Abuse Solicitor, Nicki Cozens, Reports on the Proposed New Criminal Offence of Emotional Cruelty to Children
The Government is considering whether to introduce a new criminal offence of emotional cruelty to children. Neglect is currently the most prevalent form of child abuse in the United Kingdom. The proposed change comes about following calls for reform from Action for Children.
The Children and Young Persons Act of 1933 currently provides for the criminal punishment of a person who treats a child ‘in a manner likely to cause him unnecessary suffering or injury to health’. If the Bill is passed it would become a criminal offence for parents and carers to harm a child’s ‘physical, intellectual, emotional, social or behavioural development’. This is expected to encompass all forms of child abuse extending to a lack of love, children who witness parental/carer violence, children being isolated, belittled, rejected or corrupted by their carers.
At the present time criminal neglect only covers positive physical acts against children and extends only to wilful neglect. It does not currently embrace the emotional abuse of children. The police have also experienced difficulties in securing convictions where the neglect of children has been by omission. This has resulted in unsuccessful prosecutions as juries often fail to convict perpetrators because of a failure to act as they are unable to consider the parental actions as ‘wilful’.
Another incentive for changing the law is to bring it into line with childcare law, where the Children Act 1989 defines neglect as ‘the persistent failure to meet a child’s basic physical/psychological needs, likely to result in the serious impairment of a child’s health or development’.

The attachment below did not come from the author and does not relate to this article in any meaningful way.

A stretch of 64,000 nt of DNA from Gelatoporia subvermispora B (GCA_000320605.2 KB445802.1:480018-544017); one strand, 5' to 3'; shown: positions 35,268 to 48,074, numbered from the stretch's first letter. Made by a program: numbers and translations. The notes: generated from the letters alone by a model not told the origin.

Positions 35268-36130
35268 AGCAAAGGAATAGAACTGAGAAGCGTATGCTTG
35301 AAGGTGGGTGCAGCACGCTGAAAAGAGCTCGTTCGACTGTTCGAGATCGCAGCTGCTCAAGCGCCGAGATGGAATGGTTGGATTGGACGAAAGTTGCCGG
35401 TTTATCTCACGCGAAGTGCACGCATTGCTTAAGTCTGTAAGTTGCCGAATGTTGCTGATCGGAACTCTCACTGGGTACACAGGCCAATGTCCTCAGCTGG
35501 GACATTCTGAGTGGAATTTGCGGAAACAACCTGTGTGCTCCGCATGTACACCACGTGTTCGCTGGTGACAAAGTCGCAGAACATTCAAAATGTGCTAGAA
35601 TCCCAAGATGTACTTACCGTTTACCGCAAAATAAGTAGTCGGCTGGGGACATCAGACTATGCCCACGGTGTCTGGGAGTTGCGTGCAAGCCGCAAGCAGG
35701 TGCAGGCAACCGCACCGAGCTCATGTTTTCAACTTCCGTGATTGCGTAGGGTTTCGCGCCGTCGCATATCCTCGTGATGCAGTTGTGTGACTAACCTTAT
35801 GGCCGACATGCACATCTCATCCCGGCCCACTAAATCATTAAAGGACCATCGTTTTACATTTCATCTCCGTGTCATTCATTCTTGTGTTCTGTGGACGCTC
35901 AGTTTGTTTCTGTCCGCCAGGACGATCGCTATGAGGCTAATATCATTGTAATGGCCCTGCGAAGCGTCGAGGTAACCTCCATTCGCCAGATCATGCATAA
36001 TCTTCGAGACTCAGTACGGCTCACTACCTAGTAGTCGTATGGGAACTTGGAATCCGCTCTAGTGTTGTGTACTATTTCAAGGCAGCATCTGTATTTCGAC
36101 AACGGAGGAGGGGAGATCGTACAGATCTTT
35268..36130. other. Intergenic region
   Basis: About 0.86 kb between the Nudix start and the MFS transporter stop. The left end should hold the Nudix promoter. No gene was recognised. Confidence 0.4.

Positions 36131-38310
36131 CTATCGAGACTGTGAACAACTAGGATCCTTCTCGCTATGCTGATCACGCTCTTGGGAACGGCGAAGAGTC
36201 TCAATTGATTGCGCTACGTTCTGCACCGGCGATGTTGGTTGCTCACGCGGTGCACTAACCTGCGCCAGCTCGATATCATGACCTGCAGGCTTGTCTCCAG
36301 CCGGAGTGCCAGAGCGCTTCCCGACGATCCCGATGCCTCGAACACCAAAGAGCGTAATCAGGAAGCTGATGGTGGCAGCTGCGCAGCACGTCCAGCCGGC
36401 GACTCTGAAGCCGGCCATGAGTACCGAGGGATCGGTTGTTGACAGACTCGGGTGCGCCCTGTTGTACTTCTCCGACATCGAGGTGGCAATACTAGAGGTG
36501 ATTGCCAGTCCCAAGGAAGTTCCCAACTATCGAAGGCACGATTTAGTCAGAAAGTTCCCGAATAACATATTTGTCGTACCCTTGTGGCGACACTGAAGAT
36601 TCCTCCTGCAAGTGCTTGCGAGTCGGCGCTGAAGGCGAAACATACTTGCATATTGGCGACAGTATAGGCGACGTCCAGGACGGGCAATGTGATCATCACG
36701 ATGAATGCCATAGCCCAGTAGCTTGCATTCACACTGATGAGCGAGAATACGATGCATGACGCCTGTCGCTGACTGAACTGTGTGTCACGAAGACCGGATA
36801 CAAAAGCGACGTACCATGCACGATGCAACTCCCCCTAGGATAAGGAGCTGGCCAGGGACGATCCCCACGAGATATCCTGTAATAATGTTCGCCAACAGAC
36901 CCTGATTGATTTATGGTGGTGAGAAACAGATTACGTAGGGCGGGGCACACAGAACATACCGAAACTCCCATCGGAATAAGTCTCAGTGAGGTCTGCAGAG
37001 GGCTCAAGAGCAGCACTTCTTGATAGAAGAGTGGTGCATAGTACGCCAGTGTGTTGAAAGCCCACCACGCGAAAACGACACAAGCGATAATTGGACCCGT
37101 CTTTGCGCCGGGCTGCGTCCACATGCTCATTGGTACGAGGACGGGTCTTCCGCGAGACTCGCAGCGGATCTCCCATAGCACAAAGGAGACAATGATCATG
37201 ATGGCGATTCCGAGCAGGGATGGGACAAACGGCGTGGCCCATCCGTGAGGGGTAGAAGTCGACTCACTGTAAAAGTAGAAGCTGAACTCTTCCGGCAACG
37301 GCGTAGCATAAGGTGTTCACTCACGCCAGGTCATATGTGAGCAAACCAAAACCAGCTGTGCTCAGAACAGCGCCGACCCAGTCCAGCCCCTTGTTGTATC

Our understanding of the harm caused by childhood neglect has developed significantly, especially in regard to emotional neglect and the non-physical consequences of neglect. Children who are emotionally deprived have been shown to be more likely to develop mental health problems, have poor social and relationship skills and become involved in the criminal justice system.
The campaign has received some high profile support including Liberal Democrat MP Mark Williams (who introduced a Private Members Bill on this issue last year) and Baroness Butler-Sloss, a former judge who presided over the Family Division of the High Court.
The new offence proposed would allow the prosecution of those who neglect their children, both physically and psychologically, and allow joined up multi-agency working to safeguard children for police officers, social workers, health professionals and the general public. It would also alert the general public to the fact that emotional neglect is harmful, serious and deserves the same recognition as physical abuse. It would not penalise vulnerable parents who may not be able to recognise that their actions could be considered ‘reckless’.
Opponents of the Bill argue that this is ‘emotional correctness gone mad’. They believe that emotional abuse and its definition is an area that is ‘wholly unsuitable for legal regulation and the policing of parents [ Frank Furedi – Author of ‘Paranoid Parenting ].
Nicki Cozens is an abuse solicitor in Slee Blackwell’s specialist child abuse compensation team. If you are affected by any of the issues in this report and would like to speak to Nicki then please call her on 0800 139 1597 or email us at firstname.lastname@example.org